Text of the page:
In 39 Am.Jur., Parent and Child, § 90, it is stated: 'Although there is nothing in the English decisions to suggest that under the early common law a child could not sue its parent for a personal tort, it has become established by the weight of authority in this country that no such action can be maintained by the child.' Also see Dunlap v. Dunlap, 84 N.H. 352, 150 A. 905, 71 A.L.R. 1055, and 43 Harv.L.Rev. 1058, for extended discussions. Our own research of the question leads us to conclude that the English decisions are of no aid. We find no decision, dictum, or textwriting that mentioned the subject as late as the 18th century. It would be pure speculation and conjecture to state categorically that a child could sue to enforce personal rights under the common law. See annotation, 19 A.L.R.2d 423. All that can be gleaned from the early common law is that there were parental rights and duties which may have been superior to the independent personal rights and duties of the child. Although the unique relationship of parent and child was recognized, the only early development in this area was that of property rights. Dunlap v. Dunlap, supra, and citations. It is abundantly clear, however, that the doctrine of parental or family immunity in tort matters originated as a court-made doctrine and did not arise from code edicts or as a result of legislative enactments.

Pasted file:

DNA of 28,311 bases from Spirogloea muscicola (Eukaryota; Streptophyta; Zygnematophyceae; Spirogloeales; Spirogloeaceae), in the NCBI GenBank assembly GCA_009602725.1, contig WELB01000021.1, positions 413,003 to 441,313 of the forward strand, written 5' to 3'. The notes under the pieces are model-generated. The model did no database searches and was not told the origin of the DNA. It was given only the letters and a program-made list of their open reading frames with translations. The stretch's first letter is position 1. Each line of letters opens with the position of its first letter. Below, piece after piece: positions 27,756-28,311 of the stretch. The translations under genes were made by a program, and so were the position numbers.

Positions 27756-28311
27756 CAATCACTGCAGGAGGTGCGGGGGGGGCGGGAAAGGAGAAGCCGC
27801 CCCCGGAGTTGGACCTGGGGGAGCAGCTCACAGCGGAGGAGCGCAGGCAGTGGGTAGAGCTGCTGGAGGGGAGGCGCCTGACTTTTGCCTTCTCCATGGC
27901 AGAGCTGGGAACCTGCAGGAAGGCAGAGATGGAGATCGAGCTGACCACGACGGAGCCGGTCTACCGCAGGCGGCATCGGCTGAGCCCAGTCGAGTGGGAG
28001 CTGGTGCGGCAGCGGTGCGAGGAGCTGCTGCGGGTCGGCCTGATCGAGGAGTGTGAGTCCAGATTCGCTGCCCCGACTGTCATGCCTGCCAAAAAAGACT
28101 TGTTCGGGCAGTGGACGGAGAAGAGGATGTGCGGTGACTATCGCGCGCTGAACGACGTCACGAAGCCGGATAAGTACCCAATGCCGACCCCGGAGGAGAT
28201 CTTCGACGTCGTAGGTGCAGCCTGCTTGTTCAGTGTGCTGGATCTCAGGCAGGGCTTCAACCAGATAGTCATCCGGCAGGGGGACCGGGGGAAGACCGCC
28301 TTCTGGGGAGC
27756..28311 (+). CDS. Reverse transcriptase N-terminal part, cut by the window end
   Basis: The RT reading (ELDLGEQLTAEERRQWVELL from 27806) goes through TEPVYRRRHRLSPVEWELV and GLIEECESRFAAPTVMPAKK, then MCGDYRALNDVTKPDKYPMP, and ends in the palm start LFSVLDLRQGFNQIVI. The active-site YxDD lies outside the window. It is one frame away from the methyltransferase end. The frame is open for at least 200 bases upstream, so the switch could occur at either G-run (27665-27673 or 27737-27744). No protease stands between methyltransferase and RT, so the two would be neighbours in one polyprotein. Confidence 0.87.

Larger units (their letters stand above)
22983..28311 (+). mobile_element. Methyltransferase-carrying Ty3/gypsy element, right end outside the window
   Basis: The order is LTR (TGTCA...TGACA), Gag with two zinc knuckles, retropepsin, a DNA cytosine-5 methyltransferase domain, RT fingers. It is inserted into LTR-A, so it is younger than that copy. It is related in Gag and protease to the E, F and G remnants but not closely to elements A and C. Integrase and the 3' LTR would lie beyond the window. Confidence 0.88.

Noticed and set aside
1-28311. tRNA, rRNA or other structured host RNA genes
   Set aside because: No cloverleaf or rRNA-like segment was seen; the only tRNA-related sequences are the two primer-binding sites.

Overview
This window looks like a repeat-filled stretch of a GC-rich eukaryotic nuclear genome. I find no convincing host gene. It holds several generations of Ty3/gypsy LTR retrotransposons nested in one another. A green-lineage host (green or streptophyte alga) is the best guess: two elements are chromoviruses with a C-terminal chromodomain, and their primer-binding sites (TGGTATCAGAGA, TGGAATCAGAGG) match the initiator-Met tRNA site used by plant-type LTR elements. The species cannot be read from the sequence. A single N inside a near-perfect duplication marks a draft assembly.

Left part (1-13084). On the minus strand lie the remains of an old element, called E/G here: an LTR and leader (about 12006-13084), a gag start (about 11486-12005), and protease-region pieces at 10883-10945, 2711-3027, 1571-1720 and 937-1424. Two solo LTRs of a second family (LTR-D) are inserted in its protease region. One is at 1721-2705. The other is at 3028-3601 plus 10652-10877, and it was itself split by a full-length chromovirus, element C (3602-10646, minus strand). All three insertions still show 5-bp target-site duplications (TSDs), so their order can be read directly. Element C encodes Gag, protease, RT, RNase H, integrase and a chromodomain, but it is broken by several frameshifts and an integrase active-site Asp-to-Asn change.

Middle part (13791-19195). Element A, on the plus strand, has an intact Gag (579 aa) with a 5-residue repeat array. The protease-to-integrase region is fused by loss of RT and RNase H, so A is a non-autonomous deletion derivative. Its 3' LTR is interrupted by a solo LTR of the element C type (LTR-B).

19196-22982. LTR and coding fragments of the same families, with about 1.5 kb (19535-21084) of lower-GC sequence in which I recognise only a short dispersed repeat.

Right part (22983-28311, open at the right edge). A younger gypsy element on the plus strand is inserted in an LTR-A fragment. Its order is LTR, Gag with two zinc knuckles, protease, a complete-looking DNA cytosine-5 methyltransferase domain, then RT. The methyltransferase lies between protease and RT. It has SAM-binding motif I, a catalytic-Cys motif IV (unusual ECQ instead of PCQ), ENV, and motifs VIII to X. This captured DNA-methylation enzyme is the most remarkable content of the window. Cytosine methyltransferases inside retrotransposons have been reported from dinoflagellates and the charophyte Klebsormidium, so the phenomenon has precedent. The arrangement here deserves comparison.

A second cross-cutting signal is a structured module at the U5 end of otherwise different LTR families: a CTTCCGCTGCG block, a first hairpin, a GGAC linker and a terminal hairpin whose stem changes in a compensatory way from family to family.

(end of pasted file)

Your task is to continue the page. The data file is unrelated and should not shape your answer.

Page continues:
II. The doctrine of parental immunity had its beginning in the United States in the landmark case of Hewellette v. George, 68 Miss. 703, 711, 9 So. 885, 13 L.R.A. 682 (1891). In that case an unemancipated minor daughter sued her mother for damages resulting from the alleged willful, illegal, and malicious imprisonment of the daughter in an insane asylum. It was the mother's claim that this restraint was necessary to protect the daughter and the family from the [261 Iowa 716] daughter's loose and unchaste habits. In reversing the judgment for the child, the court said in part: 'So long as the parent is under obligation to care for, guide and control, and the child is under reciprocal obligation to aid and comfort and obey, no such action as this can be maintained. * * * The state, through its criminal laws, will give the minor child protection from parental violence and wrong-doing, and this is all the child can be heard to demand.' This decision was followed in 1903 by McKelvey v. McKelvey, 111 Tenn. 388, 77 S.W. 664, 64 L.R.A. 991, and later by Roller v. Roller, 37 Wash. 242, 79 P. 788, 68 L.R.A. 893, 107 Am.St.Rep. 805. All of these were extreme cases and the rule propounded therein has been modified by recent cases. Borst v. Borst, 41 Wash.2d 642, 251 P.2d 149.